We’ve all done it — bragged — whether intentional or not. Not only should all glory go to God for your accomplishments, but bragging may not get the reaction you think. Say you tell someone you made ten million dollars last year. Rather than the reaction you’re expecting, you may instead:
1.) Look foolish. Ten million dollars? I paid more than that last year in taxes.
2.) Hurt someone else’s feelings. I’ll never be good enough.
3.) Create a rival. I’ll show her! Next year I’ll make twenty million dollars!
4.) Cause someone to lose respect for you. I never thought he’d be so prideful.
5.) Make an enemy. I hope someone knocks her down a notch.
Does this mean you can never share your successes with others? Of course not. Just choose wisely. Try to stick with people who are really rooting for you, and whose success you feel vested in. You can talk about both successes and sorrows with special people who share your life in a meaningful way. You’ll know that they will really be happy for you when you make that ten million dollar goal and be genuinely sorry when things don’t go your way. Think about it — you know who those people are. Does anyone else’s opinion really matter?
Who’s the first person you tell when things go your way?
What is the best way to deal with envy?
Beth K. Vogt
I deal with envy behind closed doors. I’ll admit to others that I wrestle with it, but they don’t have to see the times that envy takes me down. I truly want to celebrate other writers’ success — and if I have to go a few rounds with the “why not me?” monster in the privacy of my office before I can applaud someone else on Facebook or face-to-face, so be it.
Beth, wise words. Closed doors is the way to deal with most struggles, I think, with the few people close to us who can pray with and encourage us.
Beth, you have your own office…..I’m just kidding of course. We all have our own successes just as we all have our own failures.
My grandpa used to say he was proud for so-and-so whenever someone got something new. It was just how he was. Tight but happy when others received or bought things. I try to be happy whenever others do well. It’s not always easy, but try try again.
However, I do wish I was the one making that 10 million on one of my books….perhaps in time.
Have a lov-e-ly day all.
The first person I tell when things go my way is my husband. He’s a great support and a good listener.
I sometimes deal with envy with others who have moved beyond me in this business. When it comes, I’m learning to take my thoughts and emotions to Jesus, confess them, and ask for a re-signed heart on those matters. It is genuinely fun to celebrate with friends when they take the next step on the writing journey.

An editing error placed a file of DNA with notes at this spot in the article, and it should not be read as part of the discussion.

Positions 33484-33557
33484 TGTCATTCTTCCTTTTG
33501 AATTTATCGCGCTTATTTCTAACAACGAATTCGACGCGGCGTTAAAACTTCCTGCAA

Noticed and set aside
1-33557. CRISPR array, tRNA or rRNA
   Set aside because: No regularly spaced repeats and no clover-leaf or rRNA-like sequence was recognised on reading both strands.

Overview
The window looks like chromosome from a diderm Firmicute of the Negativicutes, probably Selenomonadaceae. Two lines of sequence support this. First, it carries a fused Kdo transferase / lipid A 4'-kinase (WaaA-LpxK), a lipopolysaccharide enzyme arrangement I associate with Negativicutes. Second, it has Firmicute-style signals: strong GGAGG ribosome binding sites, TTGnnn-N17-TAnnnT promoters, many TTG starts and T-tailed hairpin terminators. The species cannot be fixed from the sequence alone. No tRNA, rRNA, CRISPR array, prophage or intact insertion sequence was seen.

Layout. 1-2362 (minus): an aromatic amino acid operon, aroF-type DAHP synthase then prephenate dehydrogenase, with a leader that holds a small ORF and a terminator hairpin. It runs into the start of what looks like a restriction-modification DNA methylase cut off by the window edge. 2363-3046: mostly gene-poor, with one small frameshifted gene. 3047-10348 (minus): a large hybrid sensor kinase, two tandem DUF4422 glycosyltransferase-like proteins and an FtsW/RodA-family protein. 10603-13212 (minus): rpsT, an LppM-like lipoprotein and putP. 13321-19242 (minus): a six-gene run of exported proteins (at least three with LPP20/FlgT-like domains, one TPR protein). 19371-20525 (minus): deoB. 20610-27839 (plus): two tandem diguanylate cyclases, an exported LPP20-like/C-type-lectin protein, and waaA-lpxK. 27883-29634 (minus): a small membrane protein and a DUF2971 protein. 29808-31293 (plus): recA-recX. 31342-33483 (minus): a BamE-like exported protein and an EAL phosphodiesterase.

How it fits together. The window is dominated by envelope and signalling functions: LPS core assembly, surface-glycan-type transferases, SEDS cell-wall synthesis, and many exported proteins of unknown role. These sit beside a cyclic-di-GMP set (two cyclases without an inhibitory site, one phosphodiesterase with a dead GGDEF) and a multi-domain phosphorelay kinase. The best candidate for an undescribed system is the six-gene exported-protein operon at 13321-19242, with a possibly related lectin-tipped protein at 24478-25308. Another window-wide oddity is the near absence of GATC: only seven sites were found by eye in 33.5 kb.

Love this! Thanks for letting the voice inside my head speak out loud.
The first one I share a success with? Hmm, I actually consider the type of success or victory and it is either my adopted mom, my hubby and if neither one of them are available and I’m just gonna pop with excitement, I’ll prayerfully consider who to share with….. all that said, there is a verse that has taught me so very much in the area of humility: Humble yourself under the mighty hand of God and HE will lift you up in due time! Oh, so much truth there, so much meat to chew on! Thanks, as usual, for a thought-provoking and heart-squeezing post!
I tell my husband first then my parents and sister. With Facebook it’s so easy to talk about ‘me’ all the time and that can get under others’ skin. So I try to share only big news that seems exciting and not every little thing that I overcome.
I find it easy to be happy for other people because that’s what God would want me to do and I know if I was the one who had something great happen, I’d want others to be happy for me too.
It’s okay to give them a pat on the back and a smile. We may inwardly groan,wishing it were ‘me’ getting that awesome book deal, but it’s good to remember that God has His own timing and purpose. He’ll let us know when it’s our time to ‘shine’. 🙂
The best way to deal with envy is to sincerely love others. If I make a million dollars, I’m going to be happy for myself. If my son and daughter make millions, I’ll be happy for them. If someone else I love makes a million dollars I’ll be happy for that person. And since I love other Christians, it’s easy to be happy for them when they make a million dollars. (Theoretically, of course. In actuality, a million dollars would constitute a tremendous temptation for many, and I’d like God to lead us not into temptation. It really is hard for a rich man to enter the Kingdom. So if I ever get a million dollars, I hope I give it away as fast as I can.)
The scenario that is a little harder for me is to see the wicked succeed while so many Christians suffer. Then Psalm 73 comes into play. You can’t envy the wicked. They are headed to hell.
In the end, if you know that God loves you and he’s all powerful and he’s for you and giving you everything that is good for you–if you trust that every trial he allows is perfectly designed for you to make you strong and healthy and to bring you to maturity–you don’t have a lot of time to envy others. You’re too busy praising God for all he’s doing in your life.
I always go to my husband first. Then I start contacting my family.
I love encouraging other people, and I find it hard to brag on myself because of #2. I never want to hurt somebody’s feelings. I’d rather brag on other people’s accomplishments.
Thanks for your post today. I always enjoy seeing what you have to share.
Tamela Hancock Murray
I have enjoyed reading all of your comments. Thank you so much for sharing!